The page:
USAID grant will underwrite disaster mitigation

09 September 2008 | Story by Helen Théron

VC & guests
Capacity strengthened: At the signing were (from left) Dr Ailsa Holloway, director of UCT's Disaster Mitigation for Sustainable Livelihood Programme, Vice-Chancellor Dr Max Price, Carleene Dei-Mission, director of USAID Southern Africa, and Harlan Hal, principal region advisor for USAID Southern Africa.

To meet increasing demands for skilled human resources to reduce and manage disaster risks in Africa, UCT and USAID have signed a US$2.9 million (R22.7million) agreement that will strengthen the capacity of 10 African universities in disaster-related scholarship and practice over the next three years.

This initiative, Periperi U (Partners enhancing resilience for people exposed to risks - focus on universities), will be implemented by UCT's Disaster Mitigation for Sustainable Livelihoods Programme (DiMP).

It is the first continental project of its kind to be funded by USAID's Office of Foreign Disaster Assistance. It will support institutional development related to disaster risk reduction capacity development, the roll-out of multi-disciplinary graduate programmes, and the provision of professional short courses across anglophonic, francophonic and lusophonic universities.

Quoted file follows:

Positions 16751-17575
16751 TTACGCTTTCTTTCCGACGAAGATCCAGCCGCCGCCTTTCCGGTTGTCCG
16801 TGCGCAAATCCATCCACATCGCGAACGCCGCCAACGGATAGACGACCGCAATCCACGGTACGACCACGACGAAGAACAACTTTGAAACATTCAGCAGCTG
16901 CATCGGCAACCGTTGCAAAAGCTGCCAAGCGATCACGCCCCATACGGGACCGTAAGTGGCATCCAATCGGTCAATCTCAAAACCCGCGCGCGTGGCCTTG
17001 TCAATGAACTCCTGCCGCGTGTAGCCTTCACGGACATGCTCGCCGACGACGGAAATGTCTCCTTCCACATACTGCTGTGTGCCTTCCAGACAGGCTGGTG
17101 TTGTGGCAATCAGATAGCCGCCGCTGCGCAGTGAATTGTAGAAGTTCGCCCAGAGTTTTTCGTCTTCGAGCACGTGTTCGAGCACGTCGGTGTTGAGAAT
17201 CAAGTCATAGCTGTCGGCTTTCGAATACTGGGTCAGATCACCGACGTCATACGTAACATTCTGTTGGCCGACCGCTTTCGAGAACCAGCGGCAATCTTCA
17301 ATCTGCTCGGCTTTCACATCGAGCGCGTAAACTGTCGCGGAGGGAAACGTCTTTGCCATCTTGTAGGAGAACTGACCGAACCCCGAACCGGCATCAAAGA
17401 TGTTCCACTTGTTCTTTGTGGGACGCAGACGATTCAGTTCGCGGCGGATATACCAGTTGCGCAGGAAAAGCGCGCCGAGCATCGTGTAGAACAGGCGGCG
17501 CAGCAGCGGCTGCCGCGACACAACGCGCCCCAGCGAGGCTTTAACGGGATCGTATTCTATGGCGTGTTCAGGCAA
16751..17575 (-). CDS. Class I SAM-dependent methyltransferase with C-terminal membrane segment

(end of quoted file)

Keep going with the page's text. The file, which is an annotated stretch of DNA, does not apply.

"The project is urgently needed to reduce Africa's disaster risk profile - one which is significantly shaped by current climate variability and which is expected to worsen under future climate change projections," said DiMP's Dr Ailsa Holloway.

Periperi U also recognises the impact of rapid urbanisation across the continent, often accompanied by new urban risk management challenges, as rapidly growing cities and towns outpace the capacity of poorly resourced local authorities to provide and maintain essential services. With its scholarship focused on hydrometeorological (severe weather and drought) and urban risks, Periperi U aims to train up to 600 students and practitioners in ten countries by 2011.

The project will conduct applied research in various risk contexts, including seismic vulnerability in Algeria and public health risks among internally displaced people in Uganda.

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